Teaching Guide: Exploring Blackface Minstrelsy in Modern America
This teaching guide helps instructors use a specific primary source set, Blackface Minstrelsy in Modern America, in the classroom. It offers discussion questions, classroom activities, and primary source analysis tools. It is intended to spark pedagogical creativity by giving a sample approach to the material. Please feel free to share, reuse, and adapt the resources in this guide for your teaching purposes.
- Using the collection of minstrel shows excerpted from The Darkey Drama, the poster advertising Neil O'Brien and the Great American Super-Minstrels, and the audio recording of The Peerless Minstrels, describe some of the ways African Americans were represented in blackface minstrel shows. What stereotypes do you see in these performances?
- One of Du Bois’s most famous quotations about the experience of African Americans in the United States, from his book The Souls of Black Folk, states, “One ever feels his two-ness,—an American, a Negro; two souls, two thoughts, two unreconciled strivings; two warring ideals in one dark body, whose dogged strength alone keeps it from being torn asunder.” Review the photograph of Bert Williams, the publicity portrait of Bert Williams, and the draft eulogy written by W. E. B. Du Bois. Analyze the relationship between the images and Du Bois’s quotation from The Souls of Black Folk. Which image represents what it meant to be an “American” during that era? Which one represents what it meant to be a “Negro” during that era? How do the images reflect the “two warring ideals” Du Bois speaks of? How does the eulogy comment on the double consciousness Williams dealt with?
- Read pages 7-10 of the excerpt from Thomas Nelson Page’s The Negro: A Southerner’s Problem. What does this text reveal about the tension between white Northerners and white Southerners after the Civil War? Why does Page believe that the white Southerners understood African Americans best? According to Page, why do Northerners not trust Southerners? What do you think about the argument Page makes regarding “respectable” African Americans and those who are not “respectable”?
- How does the cover of the sheet music for “Miss Brown's Cake Walk” subvert common perceptions of blackness perpetuated in blackface minstrel shows?
- In the excerpt from The Complete Minstrel Guide, William Courtright states on page 3, "I therefore know the weight of every line and its effect.” What does Courtright mean? How can this statement also apply to the impact his work had on race relations in the United States?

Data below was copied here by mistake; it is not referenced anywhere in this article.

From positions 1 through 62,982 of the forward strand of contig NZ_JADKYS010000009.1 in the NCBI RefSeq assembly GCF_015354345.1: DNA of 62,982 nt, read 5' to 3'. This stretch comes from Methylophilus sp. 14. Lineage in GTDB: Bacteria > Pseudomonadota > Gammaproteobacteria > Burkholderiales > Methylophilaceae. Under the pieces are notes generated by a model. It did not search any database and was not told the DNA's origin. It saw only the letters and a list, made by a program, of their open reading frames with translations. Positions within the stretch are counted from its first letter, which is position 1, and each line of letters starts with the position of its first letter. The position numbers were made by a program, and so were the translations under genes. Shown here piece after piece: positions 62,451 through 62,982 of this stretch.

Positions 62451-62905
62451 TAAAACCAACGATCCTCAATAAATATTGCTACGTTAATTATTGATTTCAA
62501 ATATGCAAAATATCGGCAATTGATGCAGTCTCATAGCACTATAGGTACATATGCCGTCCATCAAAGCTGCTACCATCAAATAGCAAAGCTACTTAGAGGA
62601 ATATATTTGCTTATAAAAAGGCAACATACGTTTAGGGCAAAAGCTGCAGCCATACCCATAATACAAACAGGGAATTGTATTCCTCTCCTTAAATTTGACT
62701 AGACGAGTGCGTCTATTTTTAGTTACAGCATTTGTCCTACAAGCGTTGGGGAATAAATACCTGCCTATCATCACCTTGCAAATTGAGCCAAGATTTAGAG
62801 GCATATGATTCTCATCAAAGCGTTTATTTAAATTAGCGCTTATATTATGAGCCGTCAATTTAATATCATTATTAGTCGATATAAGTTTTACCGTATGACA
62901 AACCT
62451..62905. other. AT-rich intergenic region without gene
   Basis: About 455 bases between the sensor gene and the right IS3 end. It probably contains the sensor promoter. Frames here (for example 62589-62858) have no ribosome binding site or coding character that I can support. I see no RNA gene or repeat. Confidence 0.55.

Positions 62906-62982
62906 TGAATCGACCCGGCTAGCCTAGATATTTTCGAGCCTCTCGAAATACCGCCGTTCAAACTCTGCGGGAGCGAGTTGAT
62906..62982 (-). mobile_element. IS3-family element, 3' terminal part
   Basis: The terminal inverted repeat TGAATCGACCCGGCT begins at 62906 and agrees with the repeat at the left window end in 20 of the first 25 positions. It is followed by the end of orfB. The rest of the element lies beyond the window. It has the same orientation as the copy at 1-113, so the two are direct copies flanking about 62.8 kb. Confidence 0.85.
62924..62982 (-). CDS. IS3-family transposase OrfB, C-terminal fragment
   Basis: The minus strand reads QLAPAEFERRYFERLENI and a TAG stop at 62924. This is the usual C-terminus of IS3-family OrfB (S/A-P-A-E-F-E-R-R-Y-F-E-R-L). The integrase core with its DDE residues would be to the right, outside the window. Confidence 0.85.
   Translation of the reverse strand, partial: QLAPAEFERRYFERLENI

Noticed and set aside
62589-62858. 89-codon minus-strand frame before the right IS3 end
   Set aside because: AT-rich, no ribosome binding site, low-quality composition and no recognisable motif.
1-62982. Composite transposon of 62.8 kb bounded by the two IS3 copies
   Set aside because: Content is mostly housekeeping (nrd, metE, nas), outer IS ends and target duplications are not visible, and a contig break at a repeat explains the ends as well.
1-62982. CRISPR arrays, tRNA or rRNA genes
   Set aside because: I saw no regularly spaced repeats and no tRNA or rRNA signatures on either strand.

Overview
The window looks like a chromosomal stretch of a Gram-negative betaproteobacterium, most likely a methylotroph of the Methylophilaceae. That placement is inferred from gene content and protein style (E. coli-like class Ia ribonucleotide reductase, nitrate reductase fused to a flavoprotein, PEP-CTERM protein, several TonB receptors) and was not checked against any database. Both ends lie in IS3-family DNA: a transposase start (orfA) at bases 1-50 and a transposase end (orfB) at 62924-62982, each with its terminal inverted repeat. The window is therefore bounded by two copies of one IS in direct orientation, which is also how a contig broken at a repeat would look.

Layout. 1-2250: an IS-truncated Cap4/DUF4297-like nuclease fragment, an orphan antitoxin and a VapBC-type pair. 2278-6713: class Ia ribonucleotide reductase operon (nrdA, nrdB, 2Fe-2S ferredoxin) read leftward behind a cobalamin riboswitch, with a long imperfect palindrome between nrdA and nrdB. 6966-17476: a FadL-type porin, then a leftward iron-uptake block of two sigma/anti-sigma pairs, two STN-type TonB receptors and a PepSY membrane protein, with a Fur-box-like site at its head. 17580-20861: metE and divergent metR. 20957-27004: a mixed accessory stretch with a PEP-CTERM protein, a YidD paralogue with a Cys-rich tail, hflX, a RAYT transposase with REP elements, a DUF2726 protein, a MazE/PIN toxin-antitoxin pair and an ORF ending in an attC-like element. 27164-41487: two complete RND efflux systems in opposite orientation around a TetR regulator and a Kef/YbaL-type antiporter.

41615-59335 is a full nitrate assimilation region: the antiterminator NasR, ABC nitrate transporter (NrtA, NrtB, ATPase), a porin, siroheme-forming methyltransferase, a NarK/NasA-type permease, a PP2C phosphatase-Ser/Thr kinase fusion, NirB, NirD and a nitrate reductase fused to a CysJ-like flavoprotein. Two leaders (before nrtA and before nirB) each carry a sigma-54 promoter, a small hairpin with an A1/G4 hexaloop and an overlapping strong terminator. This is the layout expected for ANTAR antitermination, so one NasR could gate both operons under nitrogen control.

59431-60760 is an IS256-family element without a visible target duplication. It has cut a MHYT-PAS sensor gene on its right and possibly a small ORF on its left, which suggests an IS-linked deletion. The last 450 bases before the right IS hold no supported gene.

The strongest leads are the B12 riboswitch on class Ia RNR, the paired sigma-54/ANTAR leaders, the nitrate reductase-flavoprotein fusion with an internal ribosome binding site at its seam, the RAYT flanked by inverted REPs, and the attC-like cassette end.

- Ask students to use the collection of minstrel shows excerpted from The Darkey Drama, the sheet music of “Oh Susanna,” the audio recording of The Peerless Minstrels, and the sheet music for “Miss Brown's Cake Walk” to identify the key elements of minstrel shows, including mood or tone, topics addressed, personalities of characters, and common settings. After students have identified the key elements, ask them to discuss how the mood and tone of the minstrel shows conflict with the mood of the United States with regard to race relations during the late nineteenth and early twentieth century.
- Spike Lee’s film Bamboozled addresses black racial identity in the year 2000 through the metaphor of blackface minstrelsy. Ask students to analyze the documents in this primary source set in relation to the film. Using the photograph of Bert Williams, the publicity portrait of Bert Williams, the recording of “Nobody Abyssinia,” the sheet music for “Miss Brown's Cake Walk”, and the draft eulogy written by W. E. B. Du Bois, students can compare and contrast the experience of Bert Williams and the experiences of two characters in Spike Lee’s film, “Mantan” and “Sleep’n Eat.”
- Ask students to practice visual literacy by analyzing the photograph of Bert Williams and the publicity portrait of Bert Williams. Students should describe his body language in both images. What message does it convey and how does it set the mood of each image? Students should then analyze Bert Williams’s gaze in each image. Finally, ask students to compare and contrast similar elements—the cigarette and the shadow. How do body language, gaze, and other aspects of the pictures affect the way the viewer interprets/understands each image?
- Use sources from this set to complement a lesson on the development of African American music. The abolitionist Frederick Douglass wrote that slave songs “told a tale of woe which was then altogether beyond my feeble comprehension; they were tones loud, long, and deep; they breathed the prayer and complaint of souls boiling over with bitterest anguish. Every tone was a testimony against slavery.” The same “woe” and “anguish” evident in slave songs marks other African American genres like the blues. Ask students to analyze the recording of “Nobody Abyssinia,” alongside Langston Hughes’s poem “The Weary Blues,” and to identify the ways in which these resources align with what Douglass says about slave songs. How did these artists use their work as a coping mechanism, a tool for advocacy, and/or an expression of their cultural experiences? A follow-up activity may ask students to reflect on the role of music in their lives and how it may serve similar purposes.